Kobe Bryant : A Legacy On and Off the Court
WORDS: NOAH PHAM
If Gotham had Batman, Metropolis with Superman, Los Angeles was Kobe Bryant. He was our hero in the City of Angels. You couldn’t pass two blocks without seeing a jersey or mural down virtually any sidewalk. You could channel his energy when you’d throw the number 24 or 8 on your back. It was almost every kid’s superhero cape while hooping at the park. He was the one we could count on to close a game 7, to play through any injury, and perform with pure finesse on the court. He was a cultural iconoclast inside and out of the realm of Basketball. Kobe defined and exceeded what persistence, grit, and hard work was to us. The past 48 hours in Los Angeles, along with the rest of the world, have been covered in this cloud of sadness and tragedy. There’s no other way to put it. It truly feels like we’ve lost family.
As a 90’s kid born in Southern California, purple and gold are in my veins. The Lakers are in my DNA as it carries with many Angelenos alike. Witnessing the Shaq & Kobe era dominate the league was my time’s Jordan, Kareem, and Johnson era. He was our superhero. Watching nearly every game as a family meant just as much to us as Christmas. 7:30 PM tip-offs couldn’t come any sooner. My mom would be livid when my brother would jump from his seat mid-meal to yell at the TV when Kobe would posterize a defender. We circled our dinners around basketball. It was our escape at the time. 20 years of watching greatness unwrap in your hometown gave us the possibility that you can make anything happen within your given foundation. It gave us aspirations to dream bigger and push ourselves as much as Kobe did across the hardwood.
I never lost track of what was going on with Kobe and the Lakers. I can still replay vignettes of 4th quarters, buzzer beaters, and playoff games to my moments in life. Like the 2008 Laker’s loss in the finals was the month of my first heartbreak. Watching Kobe drain his high-flying 3 point game-winner over D-Wade in 2009 was a game that all of my best friends were watching in my bedroom, where we all immediately tweeted about it seconds after. How Toy Story 3 came out the same week as game 7 of the 2010 Finals . Kobe’s retirement game was held on my 22nd birthday. His turnaround jumper was a shot I practiced every time I was on the court. There are so many memories that connect my childhood with Kobe and the sheer excitement that he brought to so many of us. I’ve never felt more of a visceral experience watching the Black Mamba perform with every fade-away shot and fast break.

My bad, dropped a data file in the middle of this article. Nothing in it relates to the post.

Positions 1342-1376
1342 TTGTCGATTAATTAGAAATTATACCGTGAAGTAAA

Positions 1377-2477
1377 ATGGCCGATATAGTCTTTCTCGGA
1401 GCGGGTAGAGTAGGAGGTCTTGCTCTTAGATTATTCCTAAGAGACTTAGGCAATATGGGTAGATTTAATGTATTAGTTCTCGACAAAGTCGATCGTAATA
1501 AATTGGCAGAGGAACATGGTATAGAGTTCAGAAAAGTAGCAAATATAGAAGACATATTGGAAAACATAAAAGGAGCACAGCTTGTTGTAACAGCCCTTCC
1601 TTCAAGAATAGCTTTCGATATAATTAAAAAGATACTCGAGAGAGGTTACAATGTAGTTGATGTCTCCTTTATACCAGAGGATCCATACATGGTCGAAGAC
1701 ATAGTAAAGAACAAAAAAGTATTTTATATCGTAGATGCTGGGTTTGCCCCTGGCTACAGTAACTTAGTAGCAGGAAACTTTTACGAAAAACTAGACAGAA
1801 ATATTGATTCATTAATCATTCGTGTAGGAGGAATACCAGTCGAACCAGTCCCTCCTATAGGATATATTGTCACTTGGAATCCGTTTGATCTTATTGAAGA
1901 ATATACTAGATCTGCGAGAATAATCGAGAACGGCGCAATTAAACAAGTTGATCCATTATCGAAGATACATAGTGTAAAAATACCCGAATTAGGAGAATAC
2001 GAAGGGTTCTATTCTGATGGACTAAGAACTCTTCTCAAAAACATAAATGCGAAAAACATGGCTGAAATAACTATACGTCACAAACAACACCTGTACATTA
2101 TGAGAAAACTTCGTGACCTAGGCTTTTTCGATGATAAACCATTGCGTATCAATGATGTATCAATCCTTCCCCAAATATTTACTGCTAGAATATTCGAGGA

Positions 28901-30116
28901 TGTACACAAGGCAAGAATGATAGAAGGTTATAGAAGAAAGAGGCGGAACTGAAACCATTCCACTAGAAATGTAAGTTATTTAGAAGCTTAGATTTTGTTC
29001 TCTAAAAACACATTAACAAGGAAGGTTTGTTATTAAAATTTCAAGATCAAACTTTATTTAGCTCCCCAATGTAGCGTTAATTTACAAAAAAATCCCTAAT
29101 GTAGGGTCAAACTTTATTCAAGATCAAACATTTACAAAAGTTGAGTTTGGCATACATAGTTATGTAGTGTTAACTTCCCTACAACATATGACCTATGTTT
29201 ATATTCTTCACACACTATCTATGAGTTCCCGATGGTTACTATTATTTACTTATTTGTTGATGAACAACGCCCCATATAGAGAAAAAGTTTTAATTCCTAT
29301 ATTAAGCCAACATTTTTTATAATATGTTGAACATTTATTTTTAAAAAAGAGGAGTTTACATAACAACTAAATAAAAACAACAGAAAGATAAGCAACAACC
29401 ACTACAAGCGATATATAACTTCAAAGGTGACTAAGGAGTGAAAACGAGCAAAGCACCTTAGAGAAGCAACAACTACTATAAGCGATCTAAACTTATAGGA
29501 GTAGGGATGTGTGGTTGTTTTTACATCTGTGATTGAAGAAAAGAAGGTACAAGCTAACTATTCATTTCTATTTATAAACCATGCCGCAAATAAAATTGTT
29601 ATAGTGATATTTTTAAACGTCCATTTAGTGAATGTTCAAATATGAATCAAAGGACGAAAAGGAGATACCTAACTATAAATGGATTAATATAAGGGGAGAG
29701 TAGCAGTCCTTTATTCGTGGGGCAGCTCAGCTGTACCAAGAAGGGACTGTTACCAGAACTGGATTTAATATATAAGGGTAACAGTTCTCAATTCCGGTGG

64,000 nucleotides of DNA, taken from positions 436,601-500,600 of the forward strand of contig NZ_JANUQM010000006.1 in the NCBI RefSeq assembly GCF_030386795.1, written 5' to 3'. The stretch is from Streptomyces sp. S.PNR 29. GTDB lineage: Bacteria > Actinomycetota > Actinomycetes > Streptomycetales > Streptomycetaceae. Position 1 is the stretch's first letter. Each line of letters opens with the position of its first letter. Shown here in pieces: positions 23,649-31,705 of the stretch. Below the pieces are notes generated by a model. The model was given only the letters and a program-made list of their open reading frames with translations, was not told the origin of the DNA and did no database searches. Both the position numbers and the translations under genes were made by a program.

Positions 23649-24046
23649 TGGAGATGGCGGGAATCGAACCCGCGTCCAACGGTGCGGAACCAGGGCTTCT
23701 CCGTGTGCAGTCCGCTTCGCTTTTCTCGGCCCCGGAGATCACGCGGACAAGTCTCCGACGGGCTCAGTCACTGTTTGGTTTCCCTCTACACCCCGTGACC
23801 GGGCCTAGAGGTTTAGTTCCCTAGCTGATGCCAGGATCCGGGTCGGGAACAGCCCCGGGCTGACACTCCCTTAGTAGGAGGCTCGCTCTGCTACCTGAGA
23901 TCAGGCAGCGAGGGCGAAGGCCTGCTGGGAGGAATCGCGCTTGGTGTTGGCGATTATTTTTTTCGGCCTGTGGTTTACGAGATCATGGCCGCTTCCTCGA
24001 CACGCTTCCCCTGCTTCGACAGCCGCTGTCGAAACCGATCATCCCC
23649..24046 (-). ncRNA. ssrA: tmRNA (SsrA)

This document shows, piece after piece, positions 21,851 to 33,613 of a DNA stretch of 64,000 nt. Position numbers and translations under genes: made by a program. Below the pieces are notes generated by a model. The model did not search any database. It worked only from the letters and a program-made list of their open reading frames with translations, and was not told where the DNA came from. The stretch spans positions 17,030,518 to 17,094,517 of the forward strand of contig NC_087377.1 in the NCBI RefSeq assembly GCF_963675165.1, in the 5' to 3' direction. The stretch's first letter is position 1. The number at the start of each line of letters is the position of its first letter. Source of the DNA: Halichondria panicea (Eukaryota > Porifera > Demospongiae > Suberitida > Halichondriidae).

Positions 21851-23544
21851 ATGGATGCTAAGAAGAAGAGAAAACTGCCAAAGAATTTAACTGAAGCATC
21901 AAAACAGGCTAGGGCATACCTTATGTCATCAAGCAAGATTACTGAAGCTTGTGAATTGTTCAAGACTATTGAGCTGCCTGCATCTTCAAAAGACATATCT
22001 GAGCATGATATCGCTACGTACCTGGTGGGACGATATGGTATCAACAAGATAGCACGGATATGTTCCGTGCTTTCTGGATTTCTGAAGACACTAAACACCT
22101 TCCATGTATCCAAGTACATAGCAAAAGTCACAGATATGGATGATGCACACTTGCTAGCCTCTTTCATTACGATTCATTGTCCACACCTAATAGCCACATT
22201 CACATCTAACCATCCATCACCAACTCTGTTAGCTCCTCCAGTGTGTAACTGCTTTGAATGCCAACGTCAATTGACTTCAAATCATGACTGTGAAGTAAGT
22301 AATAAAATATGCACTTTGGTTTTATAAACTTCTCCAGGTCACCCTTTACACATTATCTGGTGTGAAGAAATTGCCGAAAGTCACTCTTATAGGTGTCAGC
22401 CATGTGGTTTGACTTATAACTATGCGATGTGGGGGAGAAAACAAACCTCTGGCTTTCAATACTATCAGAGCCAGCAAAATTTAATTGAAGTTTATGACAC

Kobe’s drive and mentality cannot be compared to anyone else. The inspiration he gave to others from his determination and ethic is a lifestyle that we all wish to aspire to. 5 rings, 18 All Star appearances, 2 Olympic gold medals, and an 81 point career high. The list goes on. A year after his retirement, just when you thought the Mamba did it all, he pulled off an Oscar win for his animated short “Dear Basketball”. It seems he just got off to the races after his last season. Kobe carried the mentality towards his entrepreneurship, film, books, and even a children’s podcast. It just proves to show that hard work will reflect your bearings.
He impacted more than the world of basketball. Kobe was a cultural icon and hero. Beloved in most parts of the world. The name “Kobe” can almost be recognized anywhere. It’s the phrase that’s coined when you’re shooting the crumpled receipt into the wastebin across the room. His legacy has brought multiple hooks and even songs written about him, let alone the time he stepped into the booth and recorded some tracks during the early 2000s.
As I pass by the 10 freeway to and from my office, there’s still a haze of somber that drifts along the streets I drive across. The Intercontinental Hotel illuminates in purple and gold with “24” shining atop the city. The Staples Center’s LCD screen displaying Kobe’s portrait over the crawling traffic, like it’s the bat-signal calling for him in our time of distress. But he can’t be here to save our town this time. Mamba forever.